MR. RUCKER: It does matter. And a big obstacle for Senate Republicans on this bill is the popularity of their effort. There’s a new poll out tonight for The Washington Post and ABC News that finds that 56 percent of Americans think Obamacare is better and only 33 percent think the Senate GOP bill is better. And actually, if you look at the Republicans – only Republicans in that poll, a full quarter of them do not like this Senate bill. So the senators are having a really hard time galvanizing support for this measure out in the country even though they campaigned on repealing Obamacare, even though repealing it has been a galvanizing force in their base. The specifics of this bill are not popular.

MR. BAKER: It may become the best thing for Obamacare because it was very unpopular when it was just President Obama, but now that people are faced with the choice of maybe losing it –

MS. PACE: And one of the downfalls of not going through what John McCain is talking about, regular order where you have hearings and you have a public debate on the merits of it, is that there really hasn’t been a chance for Republicans to even sell the public on this. Most Americans probably don’t know the details of it. What they are hearing is coming from news reports, coming from Jimmy Kimmel. But when you do the process in this way, where you try to rush legislation through that’s really complicated, you lose that ability to actually bolster the popularity of what you’re trying to do.

MR. COSTA: And I really wonder, does the Trump voter actually want this legislation? We always talk about the conservative base prompting Republicans in Congress to move quickly, Peter. But are we sure that the Trump voter, who’s sometimes a little more independent and populous, wants this bill?

MR. BAKER: Well, I think once they saw the effect of it they might not want it. I mean, I think a lot of people want it in theory, right? They think Obamacare was terrible. It was either government run amok of their premiums were going up, or what have you. The businesses were required to provide things they couldn’t afford. But if they saw the alternative as being better, you know, that’s the real test. And I think one of the things we’ve learned now in these last 10 years of health care debates is there is no model system that everybody is going to love. In fact, each one is going to drive somebody crazy and become unpopular for one reason or another.

MR. COSTA: So if this bill falls apart, and the Graham-Cassidy bill is put on the shelf, Shawna, we saw Senator McCain’s statement tonight. He was talking about bipartisan efforts maybe being on the horizon. You see Senator Alexander of Tennessee, Lamar Alexander, Senator Patty Murray of Washington are working on their own proposal. Could that actually happen?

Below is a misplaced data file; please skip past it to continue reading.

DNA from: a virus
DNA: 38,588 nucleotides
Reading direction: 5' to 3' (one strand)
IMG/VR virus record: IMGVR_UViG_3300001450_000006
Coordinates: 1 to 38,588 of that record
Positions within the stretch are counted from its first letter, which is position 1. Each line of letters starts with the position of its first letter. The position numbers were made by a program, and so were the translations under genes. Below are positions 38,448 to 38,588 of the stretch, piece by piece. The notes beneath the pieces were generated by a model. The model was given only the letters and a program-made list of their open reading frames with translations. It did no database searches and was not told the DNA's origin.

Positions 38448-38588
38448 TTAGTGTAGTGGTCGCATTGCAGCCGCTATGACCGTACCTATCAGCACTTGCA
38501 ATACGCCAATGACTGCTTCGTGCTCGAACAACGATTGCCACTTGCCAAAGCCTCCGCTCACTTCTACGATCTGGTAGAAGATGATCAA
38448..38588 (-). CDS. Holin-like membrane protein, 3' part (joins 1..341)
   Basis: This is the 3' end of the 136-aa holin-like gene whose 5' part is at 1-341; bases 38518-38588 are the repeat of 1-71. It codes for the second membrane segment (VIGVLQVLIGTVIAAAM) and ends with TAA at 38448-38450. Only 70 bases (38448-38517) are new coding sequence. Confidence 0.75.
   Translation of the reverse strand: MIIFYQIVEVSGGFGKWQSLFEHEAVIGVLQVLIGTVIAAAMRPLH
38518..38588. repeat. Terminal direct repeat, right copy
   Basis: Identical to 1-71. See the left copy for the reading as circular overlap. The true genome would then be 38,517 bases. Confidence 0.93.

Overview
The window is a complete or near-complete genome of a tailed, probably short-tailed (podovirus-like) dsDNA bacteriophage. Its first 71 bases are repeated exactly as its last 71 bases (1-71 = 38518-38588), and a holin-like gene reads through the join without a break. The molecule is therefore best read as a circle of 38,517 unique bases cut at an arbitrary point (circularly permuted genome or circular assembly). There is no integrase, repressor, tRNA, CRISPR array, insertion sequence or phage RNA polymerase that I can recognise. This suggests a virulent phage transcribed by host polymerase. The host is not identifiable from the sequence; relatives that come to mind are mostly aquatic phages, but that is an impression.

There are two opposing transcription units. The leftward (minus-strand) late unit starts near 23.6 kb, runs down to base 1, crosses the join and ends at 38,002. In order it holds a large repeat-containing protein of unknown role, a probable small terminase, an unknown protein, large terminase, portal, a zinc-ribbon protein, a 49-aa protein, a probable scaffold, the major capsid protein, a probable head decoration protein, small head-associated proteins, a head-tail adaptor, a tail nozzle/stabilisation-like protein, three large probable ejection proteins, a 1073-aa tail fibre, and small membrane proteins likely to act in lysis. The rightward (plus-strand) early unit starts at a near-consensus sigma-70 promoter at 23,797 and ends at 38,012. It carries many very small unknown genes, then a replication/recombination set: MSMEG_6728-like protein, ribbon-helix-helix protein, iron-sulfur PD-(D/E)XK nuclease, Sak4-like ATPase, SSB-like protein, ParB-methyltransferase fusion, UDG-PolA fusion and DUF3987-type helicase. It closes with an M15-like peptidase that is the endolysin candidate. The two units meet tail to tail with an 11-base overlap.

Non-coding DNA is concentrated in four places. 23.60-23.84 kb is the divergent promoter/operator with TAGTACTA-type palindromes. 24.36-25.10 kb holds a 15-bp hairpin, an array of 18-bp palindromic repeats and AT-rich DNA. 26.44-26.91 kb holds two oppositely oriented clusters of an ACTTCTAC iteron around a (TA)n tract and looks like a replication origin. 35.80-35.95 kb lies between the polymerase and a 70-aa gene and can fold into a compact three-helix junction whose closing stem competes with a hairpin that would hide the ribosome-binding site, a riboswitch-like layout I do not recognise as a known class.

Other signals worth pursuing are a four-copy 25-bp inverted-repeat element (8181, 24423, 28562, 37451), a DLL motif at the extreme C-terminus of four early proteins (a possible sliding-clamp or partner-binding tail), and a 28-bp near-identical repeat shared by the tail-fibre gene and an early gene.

MS. THOMAS: Well, I think what we know – and it goes back to kind of what Julie said – is that a lot of people – none of these people really totally like Obamacare in its current form. And there is Republican and Democratic agreement that if we don’t figure out a way to shore up the insurance markets, if we don’t figure out a way to stabilize them, if we don’t give the insurance companies some kind of idea that this is – the payments to them from the federal government are going to continue, they will keep pulling out. And so while that could be a way to sort of destroy Obamacare, which is something Republicans might want, if that makes it harder for people to get health insurance, I think you’re going to see people try to come together around this, which is what Alexander and Murray were doing.

MR. COSTA: Phil, the president’s in Alabama as we speak participating in a primary runoff. You have Senator Rand Paul of Kentucky firmly opposed to this legislation. Does the White House feel any pressure to move on health care?

MR. RUCKER: They’d like to move. They saw an opportunity this week. I think there was some momentum building behind this bill. And it’s the reason you saw Vice President Pence leave the United Nations midday Tuesday to come to Capitol Hill and try and twist some arms in the Senate. Look, the president has not been at the forefront of this Graham-Cassidy effort, but he’s trying push it along. He sees a chance for a win. And I think McCain dashed it tonight, probably.

MR. COSTA: And it’s not just the president who has some political capital on the line here. Senate Majority Leader Mitch McConnell. He’s pushing in this Alabama primary as well, but he also is trying to show the White House or the Republican voter, Julie, that he can get something done.

MS. PACE: Absolutely. And again, on this promise that has been so central for Republicans for seven years now. And there is still this open question, even with McCain taking this position today, if McConnell will put a bill on the floor.

MR. COSTA: Will he?

MS. PACE: I don’t know the answer to that. I think that’s a really fascinating question. You could argue that he might want to put it on the floor and let it fail, have two failed votes, and go turn to his members and say: We have to move on. It’s time to put this behind us. Whether that works or not with their voters, I think, is also an open question.

MS. THOMAS: You could argue, is it worth the embarrassment to have another failed vote in the middle of the night, yeah.

MS. PACE: Is it worth the embarrassment, absolutely.